Electric Car

Volvo-Northvolt battery factory will make cells for electric XC60 SUV

Volvo is partnering with fellow Swedish firm Northvolt on battery production. The two companies are launching a 50/50 joint venture that aims to start making batteries at a massive new factory in 2026.

The joint venture will start with a Swedish research and development center, scheduled to open in 2022, according to a Volvo press release. That will be followed by a European factory targeting maximum production capacity of 50 gigawatt-hours per year, and powered by 100% clean energy, according to Volvo.

The first vehicle to get battery cells from the new factory will be a planned all-electric version of the Volvo XC60 crossover SUV. The factory will also supply other models from Volvo and sibling brand Polestar, and Volvo will keep up an existing agreement to source 15 GWh of cells per year from Northvolt’s factory in Skellefteå, Sweden, beginning in 2024.

Greater battery supply will support ambitious electrification goals. Volvo plans to make 50% of its vehicle sales all-electric by the middle of this decade, and has said it will sell only electric cars beginning in 2030. Polestar aims to produce a truly climate-neutral vehicle by that date.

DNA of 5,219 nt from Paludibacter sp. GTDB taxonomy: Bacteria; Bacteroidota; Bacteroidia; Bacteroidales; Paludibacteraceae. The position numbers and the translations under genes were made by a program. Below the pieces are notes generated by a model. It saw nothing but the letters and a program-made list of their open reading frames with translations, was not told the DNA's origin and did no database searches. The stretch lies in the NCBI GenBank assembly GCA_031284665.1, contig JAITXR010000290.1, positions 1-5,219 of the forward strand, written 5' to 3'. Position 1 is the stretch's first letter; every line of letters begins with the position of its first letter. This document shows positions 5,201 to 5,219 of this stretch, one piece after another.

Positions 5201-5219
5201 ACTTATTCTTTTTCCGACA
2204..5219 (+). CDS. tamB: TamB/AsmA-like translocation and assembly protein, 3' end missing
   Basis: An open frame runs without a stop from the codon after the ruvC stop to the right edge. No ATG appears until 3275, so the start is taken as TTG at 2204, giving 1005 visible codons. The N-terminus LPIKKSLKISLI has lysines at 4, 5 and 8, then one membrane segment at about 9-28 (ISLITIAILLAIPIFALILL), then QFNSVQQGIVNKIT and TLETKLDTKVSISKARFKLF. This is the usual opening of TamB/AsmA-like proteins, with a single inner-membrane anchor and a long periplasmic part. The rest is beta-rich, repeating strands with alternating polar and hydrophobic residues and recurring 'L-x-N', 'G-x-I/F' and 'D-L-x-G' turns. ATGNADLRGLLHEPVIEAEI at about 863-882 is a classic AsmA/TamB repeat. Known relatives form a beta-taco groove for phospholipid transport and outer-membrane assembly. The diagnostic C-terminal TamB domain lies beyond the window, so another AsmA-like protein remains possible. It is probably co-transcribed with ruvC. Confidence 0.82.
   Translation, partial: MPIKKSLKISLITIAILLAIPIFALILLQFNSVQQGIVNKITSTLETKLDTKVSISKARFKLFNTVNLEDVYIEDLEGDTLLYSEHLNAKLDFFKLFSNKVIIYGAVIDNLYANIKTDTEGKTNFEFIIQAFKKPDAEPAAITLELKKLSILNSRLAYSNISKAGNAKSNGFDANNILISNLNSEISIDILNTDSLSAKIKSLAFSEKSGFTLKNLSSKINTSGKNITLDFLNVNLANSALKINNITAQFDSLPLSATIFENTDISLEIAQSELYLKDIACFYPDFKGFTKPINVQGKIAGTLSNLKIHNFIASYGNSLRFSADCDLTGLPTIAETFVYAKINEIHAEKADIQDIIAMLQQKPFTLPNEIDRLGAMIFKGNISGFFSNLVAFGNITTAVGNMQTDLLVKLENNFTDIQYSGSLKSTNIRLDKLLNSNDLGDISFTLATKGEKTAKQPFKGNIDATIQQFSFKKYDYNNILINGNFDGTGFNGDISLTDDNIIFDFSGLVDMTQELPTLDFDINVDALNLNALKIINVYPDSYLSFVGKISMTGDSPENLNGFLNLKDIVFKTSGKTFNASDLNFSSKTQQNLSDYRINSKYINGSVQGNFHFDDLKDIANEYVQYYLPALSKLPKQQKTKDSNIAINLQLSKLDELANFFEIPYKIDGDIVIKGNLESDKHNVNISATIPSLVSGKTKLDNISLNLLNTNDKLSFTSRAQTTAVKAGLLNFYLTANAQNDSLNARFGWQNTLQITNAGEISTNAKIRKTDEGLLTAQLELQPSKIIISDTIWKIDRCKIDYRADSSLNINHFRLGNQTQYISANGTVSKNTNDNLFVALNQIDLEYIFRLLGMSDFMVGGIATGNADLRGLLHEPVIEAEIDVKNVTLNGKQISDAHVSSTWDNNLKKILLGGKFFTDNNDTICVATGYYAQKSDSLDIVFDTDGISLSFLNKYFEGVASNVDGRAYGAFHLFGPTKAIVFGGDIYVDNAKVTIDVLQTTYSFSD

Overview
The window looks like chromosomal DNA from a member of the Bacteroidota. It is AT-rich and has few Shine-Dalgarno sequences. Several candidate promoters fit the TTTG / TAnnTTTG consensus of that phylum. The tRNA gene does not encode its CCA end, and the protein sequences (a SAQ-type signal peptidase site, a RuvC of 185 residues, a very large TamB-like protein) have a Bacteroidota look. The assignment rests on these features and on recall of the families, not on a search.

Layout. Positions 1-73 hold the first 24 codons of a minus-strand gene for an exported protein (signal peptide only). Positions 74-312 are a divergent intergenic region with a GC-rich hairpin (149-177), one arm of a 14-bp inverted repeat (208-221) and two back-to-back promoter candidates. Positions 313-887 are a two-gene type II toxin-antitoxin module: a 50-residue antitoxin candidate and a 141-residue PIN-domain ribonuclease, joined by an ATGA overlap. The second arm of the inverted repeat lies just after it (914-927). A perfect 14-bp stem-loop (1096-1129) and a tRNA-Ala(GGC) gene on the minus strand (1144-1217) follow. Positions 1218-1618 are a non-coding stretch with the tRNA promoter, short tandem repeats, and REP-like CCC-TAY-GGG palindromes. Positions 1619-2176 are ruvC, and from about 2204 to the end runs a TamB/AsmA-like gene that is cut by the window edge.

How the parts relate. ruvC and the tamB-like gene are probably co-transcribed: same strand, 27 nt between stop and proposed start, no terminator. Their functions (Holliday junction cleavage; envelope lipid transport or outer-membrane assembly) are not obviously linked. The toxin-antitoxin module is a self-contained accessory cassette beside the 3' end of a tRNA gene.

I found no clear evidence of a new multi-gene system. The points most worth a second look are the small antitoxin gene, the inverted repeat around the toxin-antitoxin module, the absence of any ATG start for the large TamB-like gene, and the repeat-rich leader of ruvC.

2022 Volvo XC60

2022 Volvo XC60

This is shaping up to be one of the most ambitious battery partnerships for an automaker in Europe. The 50-GWh target production capacity is enough to supply 500,000 vehicles, Bloomberg noted.

The closest comparisons might be United States battery join ventures, including General Motors’ partnership with LG, and Ford’s partnership with SK Innovation, the latter with a claimed production ramp-up to 60 GWh by mid-decade.

However this also remains small compared to Volkswagen’s ambitions. VW plans six factories making a total of 240 GWh annually, by the end of the decade.

More battery factories are definitely needed to sustain a ramp-up in EV production. A recent report claimed battery-manufacturing capacity will have to grow substantially for electric cars to overtake internal combustion in the 2030s. Granted, that report was sponsored by Swiss tech firm ABB, which makes equipment used in battery factories.

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